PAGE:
"We love diversity, age, education, race, ethnicity, gender, but want too much conformity in how things are expressed." – Author’s name withheld
I love that quote.
I didn’t read it in a book or find it on a website. It was offered to me by a close friend and mentor. When he said it, I paused for a minute, as diversity is a very important subject to me and I don’t think that I have ever thought of it in this particular way. As marketers, as merchants, as anyone in a customer facing industry, it is imperative that we embrace diversity. To not would be to fail to understand our customer, to not represent them fairly, to not deserve to earn a profit through our relationship with them. But as leaders, while we may embrace diversity in the traditional manner, do we truly accept diversity of THOUGHT? Are we really open minded enough to allow for candid and provocative discussions? Or do we bristle when someone expresses an opinion that doesn't align with ours?
That, I think, is a question worth considering.
Start with the premise that with a vision, there must be a single, unifying plan with an accompanying roadmap. As leaders, we need to foster the development of that vision and the roadmap that others will ultimately need to follow if you are to be successful. At times, this isn’t developed in the most democratic manner. We have to make tough decisions that others may not agree with, but ultimately we need for the team to support it.
However, this does not mean that these decisions should be made in a vacuum, without allowing for opposing viewpoints. Throughout the development and planning process, we need to not only accept a diversity of thought and opinions but foster and embrace it. Otherwise, we aren’t putting the best, most well thought out ideas forward. We must give those on our team the chance to impact the plan from their own diverse perspective - or risk not receiving the buy-in that is critical to success.
This doesn’t mean simply having a single brainstorm meeting where everyone gets to write their ideas on sticky notes. Or going around the room during a staff meeting and asking everyone to weigh in with their opinion before the final plan is passed out. People see through these attempts as "less than genuine" requests for open dialogue and feedback.
What I am referring to is building and encouraging a culture of open and often “vibrant” dialogue that gives those around you not only permission to challenge but the expectation that they should challenge ideas, concepts, plans in a thoughtful and productive manner. As a leader, if you encourage engagement, you may discover that there are legitimate concerns with the roadmap, or alternatives worth considering. Or perhaps the process will serve to further reinforce your point of view. Either way, your culture, if it encourages diversity of thought, will ultimately be far more productive in the long run.
We have all been in meetings where “everyone gets a vote.” Put people in a room, ask them their opinion on a particular subject, and you can bet that there will be plenty of discussions and opinions. Fundamentally, I believe that anyone in an organization can have a great idea and you should constantly be combing for those. But discussion without background, ideas without foundation, and opinions without the benefit of experience and analytics can be dangerous. Simply expressing a “counterpoint” when one has little experience or expertise on the particular matter is rarely a meaningful contribution. The expectation that an organization will respect a diverse range of opinions should be accompanied by the equal expectation that those offering opinions do so in a well-founded manner and are invested in the final outcome.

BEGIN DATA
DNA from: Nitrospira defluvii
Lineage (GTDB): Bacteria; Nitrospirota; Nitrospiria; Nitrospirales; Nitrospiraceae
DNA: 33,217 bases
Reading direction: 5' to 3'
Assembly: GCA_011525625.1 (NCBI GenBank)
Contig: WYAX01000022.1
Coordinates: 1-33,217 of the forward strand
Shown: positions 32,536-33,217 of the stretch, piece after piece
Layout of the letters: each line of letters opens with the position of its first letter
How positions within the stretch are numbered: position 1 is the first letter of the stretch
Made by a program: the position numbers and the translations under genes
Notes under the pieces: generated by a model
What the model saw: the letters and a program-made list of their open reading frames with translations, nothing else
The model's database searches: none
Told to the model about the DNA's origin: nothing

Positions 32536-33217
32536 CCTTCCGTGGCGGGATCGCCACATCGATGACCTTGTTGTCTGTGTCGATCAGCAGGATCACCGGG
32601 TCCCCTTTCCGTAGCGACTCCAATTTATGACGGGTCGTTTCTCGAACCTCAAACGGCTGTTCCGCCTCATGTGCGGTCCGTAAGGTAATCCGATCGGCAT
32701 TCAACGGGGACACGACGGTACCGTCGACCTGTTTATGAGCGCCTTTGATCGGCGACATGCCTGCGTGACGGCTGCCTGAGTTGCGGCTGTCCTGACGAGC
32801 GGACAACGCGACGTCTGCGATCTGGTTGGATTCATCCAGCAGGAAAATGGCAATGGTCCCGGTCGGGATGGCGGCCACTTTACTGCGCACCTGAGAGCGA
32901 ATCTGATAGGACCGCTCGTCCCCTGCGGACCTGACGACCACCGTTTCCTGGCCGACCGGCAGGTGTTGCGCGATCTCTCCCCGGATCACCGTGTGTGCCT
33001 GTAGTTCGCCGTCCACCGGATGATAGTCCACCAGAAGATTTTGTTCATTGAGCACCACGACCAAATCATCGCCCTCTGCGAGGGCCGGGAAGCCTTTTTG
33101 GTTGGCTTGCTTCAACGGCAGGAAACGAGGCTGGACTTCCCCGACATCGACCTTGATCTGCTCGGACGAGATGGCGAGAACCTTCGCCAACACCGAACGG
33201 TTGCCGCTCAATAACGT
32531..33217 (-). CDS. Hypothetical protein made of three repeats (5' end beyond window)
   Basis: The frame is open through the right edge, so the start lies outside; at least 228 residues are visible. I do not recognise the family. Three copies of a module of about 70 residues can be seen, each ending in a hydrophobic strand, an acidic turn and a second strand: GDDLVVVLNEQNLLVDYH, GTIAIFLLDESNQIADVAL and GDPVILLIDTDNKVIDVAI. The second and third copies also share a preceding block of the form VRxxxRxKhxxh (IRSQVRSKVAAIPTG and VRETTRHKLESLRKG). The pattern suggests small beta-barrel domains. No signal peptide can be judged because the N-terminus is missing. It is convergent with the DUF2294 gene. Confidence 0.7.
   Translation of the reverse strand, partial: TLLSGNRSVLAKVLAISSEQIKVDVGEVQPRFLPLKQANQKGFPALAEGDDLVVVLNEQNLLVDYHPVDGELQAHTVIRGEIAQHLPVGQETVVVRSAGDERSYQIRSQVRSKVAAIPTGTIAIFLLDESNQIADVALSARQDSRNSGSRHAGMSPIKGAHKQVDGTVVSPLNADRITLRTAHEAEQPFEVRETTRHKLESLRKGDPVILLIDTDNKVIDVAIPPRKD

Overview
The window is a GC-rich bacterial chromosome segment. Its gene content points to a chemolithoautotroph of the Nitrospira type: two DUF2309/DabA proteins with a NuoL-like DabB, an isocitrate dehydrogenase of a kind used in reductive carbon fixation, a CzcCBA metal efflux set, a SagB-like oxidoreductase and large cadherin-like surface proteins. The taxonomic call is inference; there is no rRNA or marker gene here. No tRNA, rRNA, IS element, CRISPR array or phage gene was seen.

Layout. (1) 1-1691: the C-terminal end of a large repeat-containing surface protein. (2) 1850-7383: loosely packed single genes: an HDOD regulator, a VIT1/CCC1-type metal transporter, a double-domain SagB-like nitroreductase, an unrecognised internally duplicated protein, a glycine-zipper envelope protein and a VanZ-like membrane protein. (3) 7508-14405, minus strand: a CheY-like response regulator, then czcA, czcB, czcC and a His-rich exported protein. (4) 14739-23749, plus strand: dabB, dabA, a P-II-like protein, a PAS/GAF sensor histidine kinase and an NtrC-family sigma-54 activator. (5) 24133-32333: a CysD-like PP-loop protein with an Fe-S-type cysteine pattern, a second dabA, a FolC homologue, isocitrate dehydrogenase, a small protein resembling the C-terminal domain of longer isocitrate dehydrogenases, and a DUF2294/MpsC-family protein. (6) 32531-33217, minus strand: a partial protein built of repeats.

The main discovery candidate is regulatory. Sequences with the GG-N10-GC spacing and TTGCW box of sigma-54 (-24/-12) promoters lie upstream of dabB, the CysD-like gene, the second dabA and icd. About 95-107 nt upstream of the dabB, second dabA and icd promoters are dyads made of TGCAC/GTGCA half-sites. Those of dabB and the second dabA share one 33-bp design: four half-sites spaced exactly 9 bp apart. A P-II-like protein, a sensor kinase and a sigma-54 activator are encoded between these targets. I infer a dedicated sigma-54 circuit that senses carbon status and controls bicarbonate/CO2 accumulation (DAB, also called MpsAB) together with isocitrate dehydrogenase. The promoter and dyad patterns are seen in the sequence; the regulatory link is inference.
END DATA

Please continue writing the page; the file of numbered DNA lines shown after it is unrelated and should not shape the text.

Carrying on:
As a leader, it falls to you to set that tone.
One caveat: don't mistake stakeholders as being defined by "rank" alone. All levels of the organization should be challenged and those with a vested interest in the outcome, regardless of position or title, should have the opportunity to contribute. Many times, as a leader, we have to look deep into the organization to find the best ideas, and to ensure that they aren't being blocked by a misguided manager or a broken process.
"Says easy, does hard," as a former boss once told me. But often times, the best ideas come from the areas most hidden from your view.
Many leaders allow for open discussion and may, in fact, embrace a diversity of thought, but then fail to communicate when the decision has been made and the plan is set. He or she then views further discussion on the subject as dissension. You have to have a clear line of demarcation; that point where a decision has been made and you expect the team to support the final plan. One of the biggest mistakes that I have seen, and have made personally, is not engaging people up front and letting people know when a decision is final and it is time to move forward. It isn't fair to those who have invested time and energy into putting their ideas forward to not let them know why you've moved in a different direction. Failing to do so in a respectful manner will stunt the support of your plan, and likely discourage involvement the next time around.
For more insights about leadership and building innovation within your organization, join your peers at the Future CMO Club Marketing & Mentoring Summit from June 13-14, 2017 in Dallas, TX.
This article originally appeared on Honiball's personal blog. Read it, here.
Professional growth is all about learning. This week, Ed shares with his peers some of the lessons he's learned about leadership and why he's excited to be an engineer in a marketing world.
"Ideas can come from unexpected places or random, totally unrelated discussions. Being open to change makes one a stronger marketer because change is all around us."